When a person requires care in the home, their needs typically do not have
gender, racial or sexual orientation distinctions, but for people who
identify as lesbian, gay, bisexual or transgender (LGBT) there are concerns
when it comes to receiving care.
“One thing a lot of people don’t realize is that many of the
positive advances for the LGBT community have been very recent,”
said Tim R. Johnston, PhD, Manager of Education and Training at Services
& Advocacy for Gay, Lesbian, Bisexual, and Transgender Elders (SAGE) and at the
National Resource Center on LGBT Aging. “Older adults who are gay, lesbian, bisexual or transgender carry
this much longer history of living in very hostile environments. What
this means is that they are much less likely to seek out something like
healthcare and they are concerned that they will receive quality or competent
Understanding the Differences
On the face of it, running errands, providing medication reminders, and
being there to help alleviate feelings of loneliness are all the same,
regardless of someone’s LGBT status or not, but Dr. Johnston points
out why this population can be unique:
- “Soon 50% of the people who are HIV+ will be 50 years of age or older,
and that figure is not restricted to the LGBT community,” he said.
“Care providers will have to know how to manage and appropriately
provide care for people who are HIV+.”
- “Not all but some transgender identified people use medical means
to alter their bodies and those procedures can have specific health ramifications
later on in life,” Dr. Johnston explained. “It’s important
that they feel comfortable being open about their medical history to get
appropriate care. For example, if you have a transgender woman who was
born male, but who lives as a woman, she will still need prostate cancer
- While Mr. Johnston said that he doesn’t know of any specific numbers
on whether people in the LGBT population lose touch with their biological
family or are ostracized because of their sexual orientation, the result
is isolation or living with a “family of choice” that is filled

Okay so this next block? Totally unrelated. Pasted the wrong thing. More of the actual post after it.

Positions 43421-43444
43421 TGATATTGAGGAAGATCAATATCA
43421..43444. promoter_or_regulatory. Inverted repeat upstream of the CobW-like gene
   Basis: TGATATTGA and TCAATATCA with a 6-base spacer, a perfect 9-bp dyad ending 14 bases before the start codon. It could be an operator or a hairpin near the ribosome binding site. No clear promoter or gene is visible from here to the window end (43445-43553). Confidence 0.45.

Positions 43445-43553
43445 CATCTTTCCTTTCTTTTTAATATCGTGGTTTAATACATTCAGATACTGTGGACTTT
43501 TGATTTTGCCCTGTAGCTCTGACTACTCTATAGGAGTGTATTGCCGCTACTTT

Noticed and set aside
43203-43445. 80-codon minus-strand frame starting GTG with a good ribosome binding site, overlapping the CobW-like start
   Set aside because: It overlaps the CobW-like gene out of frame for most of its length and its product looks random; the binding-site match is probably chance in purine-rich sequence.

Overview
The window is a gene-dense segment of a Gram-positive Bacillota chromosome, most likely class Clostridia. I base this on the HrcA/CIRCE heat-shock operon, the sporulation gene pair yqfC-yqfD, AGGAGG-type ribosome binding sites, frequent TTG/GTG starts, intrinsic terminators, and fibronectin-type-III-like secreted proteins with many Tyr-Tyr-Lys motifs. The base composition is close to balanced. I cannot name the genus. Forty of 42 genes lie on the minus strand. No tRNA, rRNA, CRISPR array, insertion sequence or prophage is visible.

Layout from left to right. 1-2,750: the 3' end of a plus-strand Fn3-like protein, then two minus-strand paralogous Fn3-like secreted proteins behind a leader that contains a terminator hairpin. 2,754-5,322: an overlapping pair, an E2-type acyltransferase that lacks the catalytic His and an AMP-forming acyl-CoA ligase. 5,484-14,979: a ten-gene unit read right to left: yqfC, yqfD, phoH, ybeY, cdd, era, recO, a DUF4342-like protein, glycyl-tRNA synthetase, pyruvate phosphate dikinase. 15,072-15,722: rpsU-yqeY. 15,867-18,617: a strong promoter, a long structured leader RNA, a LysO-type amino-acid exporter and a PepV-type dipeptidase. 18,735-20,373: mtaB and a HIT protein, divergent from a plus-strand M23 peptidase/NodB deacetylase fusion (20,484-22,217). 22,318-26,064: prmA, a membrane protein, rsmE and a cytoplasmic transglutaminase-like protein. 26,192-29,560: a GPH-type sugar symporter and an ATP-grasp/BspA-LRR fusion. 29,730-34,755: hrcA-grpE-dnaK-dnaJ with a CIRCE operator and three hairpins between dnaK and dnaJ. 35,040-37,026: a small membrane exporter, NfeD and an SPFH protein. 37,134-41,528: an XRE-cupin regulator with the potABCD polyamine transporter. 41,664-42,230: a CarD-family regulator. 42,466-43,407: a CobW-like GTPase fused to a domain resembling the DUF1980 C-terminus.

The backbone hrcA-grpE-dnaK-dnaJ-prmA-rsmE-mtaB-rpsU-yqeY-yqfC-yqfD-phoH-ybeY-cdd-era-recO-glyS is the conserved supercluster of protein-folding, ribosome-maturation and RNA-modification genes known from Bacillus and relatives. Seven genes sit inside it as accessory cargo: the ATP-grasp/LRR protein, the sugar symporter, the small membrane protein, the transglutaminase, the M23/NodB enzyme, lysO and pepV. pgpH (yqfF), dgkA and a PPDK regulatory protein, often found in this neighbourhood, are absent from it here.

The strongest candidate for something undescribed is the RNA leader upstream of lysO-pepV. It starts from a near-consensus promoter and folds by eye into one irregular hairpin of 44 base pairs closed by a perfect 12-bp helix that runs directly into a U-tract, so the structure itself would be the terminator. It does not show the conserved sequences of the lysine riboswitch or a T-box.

with friends of about the same age. “If everybody is 85 years old
then it will be more difficult for them to care for each other,”
Dr. Johnston said.
- According to Dr. Johnston, many people who have spent their life “in
the closet,” fear that if someone comes into their home to provide
care, they will assess personal belongings such as artwork and determine
someone’s sexual orientation. “The thought of having somebody
come into your home is frightening and stressful for many LGBT older adults,” he said.
Seeking Equal Care for All
When a family caregiver or friend can no longer provide adequate care for
a loved one who is part of the greater LGBT community, there are steps
to take to decrease the chances of discrimination.
Dr. Johnston recommends a search on the National Resource Center on LGBT
www.lgbtagingcenter.org, to find providers who have undergone training with them.
“Get in touch with local LGBT organizations and ask for recommendations,”
he said. “When assessing somebody to be a care provider, check that
they have sexual orientation and gender identity in the patients’
rights agreement and other public-facing materials.”
As the Baby Boomer population ages and rights for the LGBT population gain
traction, there will be more people who are gay, lesbian, bisexual or
transgender in need of elder care. This means that caregivers will need
to increase awareness and training to meet the needs of this group.